Add potatoes to pot and cook covered until potatoes are almost tender, about 1/2 hour, adding water by 1/4 cups, if necessary [it probably won’t be]. Uncover pot and continue cooking until lamb is tender, another 15 minutes or so. Meanwhile, check the sauce. It will probably be fairly soupy; some people prefer it this way. If you’d like your sauce a little thicker, make a quick roux. Heat a small skillet over a medium-low flame. Melt 1 tablespoon of butter and sprinkle in 1 tablespoon of flour, stirring with a whisk. Cook for 3 or 4 minutes, stirring constantly, until the mixture begins to brown. Add a scant 1/4 cup of water, stirring to blend. Stir resulting roux into stew pot and let it cook a few minutes longer. Adjust seasonings and serve immediately.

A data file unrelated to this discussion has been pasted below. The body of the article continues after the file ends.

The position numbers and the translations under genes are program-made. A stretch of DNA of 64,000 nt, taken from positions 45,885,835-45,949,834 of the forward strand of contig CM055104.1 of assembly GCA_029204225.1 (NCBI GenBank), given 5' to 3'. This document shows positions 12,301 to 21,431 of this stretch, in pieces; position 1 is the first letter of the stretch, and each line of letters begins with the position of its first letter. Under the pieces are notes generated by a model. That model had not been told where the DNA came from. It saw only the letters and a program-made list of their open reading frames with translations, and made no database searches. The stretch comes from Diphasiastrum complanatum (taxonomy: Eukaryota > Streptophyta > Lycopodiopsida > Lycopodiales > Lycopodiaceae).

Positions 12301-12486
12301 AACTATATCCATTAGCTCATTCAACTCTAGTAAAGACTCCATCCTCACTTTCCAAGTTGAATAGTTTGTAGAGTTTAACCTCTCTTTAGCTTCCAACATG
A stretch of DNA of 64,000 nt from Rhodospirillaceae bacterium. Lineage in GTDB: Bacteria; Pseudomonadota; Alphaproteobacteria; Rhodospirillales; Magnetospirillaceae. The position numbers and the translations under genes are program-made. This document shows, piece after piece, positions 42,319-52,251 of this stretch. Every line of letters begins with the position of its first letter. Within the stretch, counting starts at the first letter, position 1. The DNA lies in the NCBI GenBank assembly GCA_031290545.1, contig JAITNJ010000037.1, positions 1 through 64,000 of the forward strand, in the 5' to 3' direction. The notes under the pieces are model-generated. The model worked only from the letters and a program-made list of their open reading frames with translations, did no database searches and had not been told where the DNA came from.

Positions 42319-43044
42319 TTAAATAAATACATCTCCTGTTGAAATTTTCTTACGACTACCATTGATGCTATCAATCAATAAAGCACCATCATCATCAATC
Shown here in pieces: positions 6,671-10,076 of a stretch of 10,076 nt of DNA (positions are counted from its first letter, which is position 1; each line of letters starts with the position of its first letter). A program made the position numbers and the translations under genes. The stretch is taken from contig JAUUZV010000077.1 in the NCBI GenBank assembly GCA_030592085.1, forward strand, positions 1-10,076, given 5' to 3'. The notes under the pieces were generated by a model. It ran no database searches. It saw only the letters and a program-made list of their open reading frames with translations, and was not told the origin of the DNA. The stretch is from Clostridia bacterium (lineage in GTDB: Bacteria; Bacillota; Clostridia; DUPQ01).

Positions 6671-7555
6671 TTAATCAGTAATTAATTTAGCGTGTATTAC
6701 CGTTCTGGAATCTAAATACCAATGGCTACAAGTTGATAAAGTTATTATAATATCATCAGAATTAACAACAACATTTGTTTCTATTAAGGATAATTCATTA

Kitchen Notes

Selecting lamb for stew. You can sometimes find lamb stew meat, pre-cut. If not, look for boneless lamb shoulder or bone-in lamb shoulder chops. If you opt for the chops, cut into chunks before cooking and trim away some of the excess fat [but don’t go crazy here—a little fat adds flavor]. Reserve the bones and brown with the meat, adding them back to the pot along with the browned lamb for added flavor. Remove bones before serving.


{ 13 comments… read them below or add one }

Laura March 4, 2009 at 2:46 pm

Oh we are so in sync! I’ve been a bit obsessed with lamb stew lately as well…although I omit the booze (unusual for me, I’ll admit). I just make a quick lamb stock with the shoulder chop bones, and I find if I cook the potatoes for just a tad “too long”, they thicken up the sauce enough that there is no need for the roux!

Randi March 4, 2009 at 2:58 pm